Here Comes the Dow…

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The world’s most famous stock benchmark has been caged up all year. Is it ready for a breakout?

The Dow Jones Industrial Average ($INDU) is the best-performing major index in the last month, even though it’s lagged on a year-to-date basis. (See the RadarScreen® below.) It’s also the only major grouping of stocks that hasn’t pushed to new record highs since February’s gut-wrenching selloff.

Uncertainties about trade policy are one big reason for the Dow’s weakness. Some of that anxiety seems to be fading now that Washington and Beijing slapped relatively mild tariffs on each other. So much for a business-halting trade war…

RadarScreen® with key indexes. Notice how the Dow’s 21-day change is greatest but its year-to-date change is the smallest.

Interestingly, Boeing (BA) and Caterpillar (CAT) are the top-performing Dow members in the last week. Both are known for their exposure to China.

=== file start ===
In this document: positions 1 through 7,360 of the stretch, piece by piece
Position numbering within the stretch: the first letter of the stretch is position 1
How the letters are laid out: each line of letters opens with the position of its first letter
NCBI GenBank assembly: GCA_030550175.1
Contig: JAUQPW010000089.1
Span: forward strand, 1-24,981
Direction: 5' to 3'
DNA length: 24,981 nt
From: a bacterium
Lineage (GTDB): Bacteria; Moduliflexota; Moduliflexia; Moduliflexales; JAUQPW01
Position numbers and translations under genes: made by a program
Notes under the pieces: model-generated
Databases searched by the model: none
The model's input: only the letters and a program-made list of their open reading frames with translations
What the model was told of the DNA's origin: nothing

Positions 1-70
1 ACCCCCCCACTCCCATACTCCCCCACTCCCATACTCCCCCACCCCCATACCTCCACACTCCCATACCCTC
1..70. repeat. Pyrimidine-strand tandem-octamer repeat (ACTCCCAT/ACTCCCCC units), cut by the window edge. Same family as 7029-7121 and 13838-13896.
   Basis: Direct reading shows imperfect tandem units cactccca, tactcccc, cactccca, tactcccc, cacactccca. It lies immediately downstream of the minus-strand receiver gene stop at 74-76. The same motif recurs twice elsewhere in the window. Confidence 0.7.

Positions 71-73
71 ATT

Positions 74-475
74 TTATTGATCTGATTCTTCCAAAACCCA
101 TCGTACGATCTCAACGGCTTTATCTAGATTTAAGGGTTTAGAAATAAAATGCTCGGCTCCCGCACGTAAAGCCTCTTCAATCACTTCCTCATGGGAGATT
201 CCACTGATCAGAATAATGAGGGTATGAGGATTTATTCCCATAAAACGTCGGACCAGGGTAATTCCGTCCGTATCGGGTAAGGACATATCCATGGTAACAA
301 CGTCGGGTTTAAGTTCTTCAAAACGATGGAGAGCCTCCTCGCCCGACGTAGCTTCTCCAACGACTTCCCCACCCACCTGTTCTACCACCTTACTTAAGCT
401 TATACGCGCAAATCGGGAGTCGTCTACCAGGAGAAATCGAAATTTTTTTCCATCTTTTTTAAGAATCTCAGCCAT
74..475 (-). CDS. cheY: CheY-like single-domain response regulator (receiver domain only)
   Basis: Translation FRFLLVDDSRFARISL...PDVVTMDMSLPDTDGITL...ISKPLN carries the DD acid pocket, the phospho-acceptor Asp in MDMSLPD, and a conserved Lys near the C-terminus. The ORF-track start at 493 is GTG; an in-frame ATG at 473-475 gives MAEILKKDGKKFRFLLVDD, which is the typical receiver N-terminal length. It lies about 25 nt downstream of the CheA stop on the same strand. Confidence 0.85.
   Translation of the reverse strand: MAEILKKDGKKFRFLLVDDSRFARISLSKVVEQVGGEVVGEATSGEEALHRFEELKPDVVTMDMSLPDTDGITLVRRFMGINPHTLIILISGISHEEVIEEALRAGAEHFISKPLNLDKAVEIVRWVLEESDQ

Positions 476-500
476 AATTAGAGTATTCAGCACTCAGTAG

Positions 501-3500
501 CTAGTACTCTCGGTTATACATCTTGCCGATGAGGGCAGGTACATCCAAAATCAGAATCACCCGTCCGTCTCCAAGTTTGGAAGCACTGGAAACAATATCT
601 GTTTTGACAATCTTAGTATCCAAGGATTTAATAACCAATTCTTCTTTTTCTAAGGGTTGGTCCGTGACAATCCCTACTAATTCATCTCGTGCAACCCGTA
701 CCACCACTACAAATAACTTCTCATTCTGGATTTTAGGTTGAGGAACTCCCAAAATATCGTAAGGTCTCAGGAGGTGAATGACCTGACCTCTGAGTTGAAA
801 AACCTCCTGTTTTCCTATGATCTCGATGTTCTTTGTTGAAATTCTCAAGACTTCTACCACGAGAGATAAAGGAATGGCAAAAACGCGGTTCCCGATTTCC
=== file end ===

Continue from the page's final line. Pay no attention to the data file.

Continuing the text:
At the same time those names have come to life, major tech stocks that led earlier in the year have languished. For example, Facebook (FB) and Netflix (NFLX).

The Dow rose 0.7 percent to 26,247 yesterday — its highest close since January 29.

In conclusion, this isn’t a trade recommendation and everyone needs to do their own homework. But there are signs of money shifting back to traditional blue-chip stocks as the geopolitical climate eases.

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David Russell is VP of Content Strategy at TradeStation. Drawing on nearly two decades of experience as a financial journalist and analyst, his background includes equities, emerging markets, fixed-income and derivatives. He previously worked at Bloomberg News, CNBC and E*TRADE Financial. Russell systematically reviews countless global financial headlines and indicators in search of broad tradable trends that present opportunities repeatedly over time. Customers can expect him to keep them appraised of sector leadership, relative strength and the big stories – especially those overlooked by other commentators. He’s also a big fan of generating leverage with options to limit capital at risk.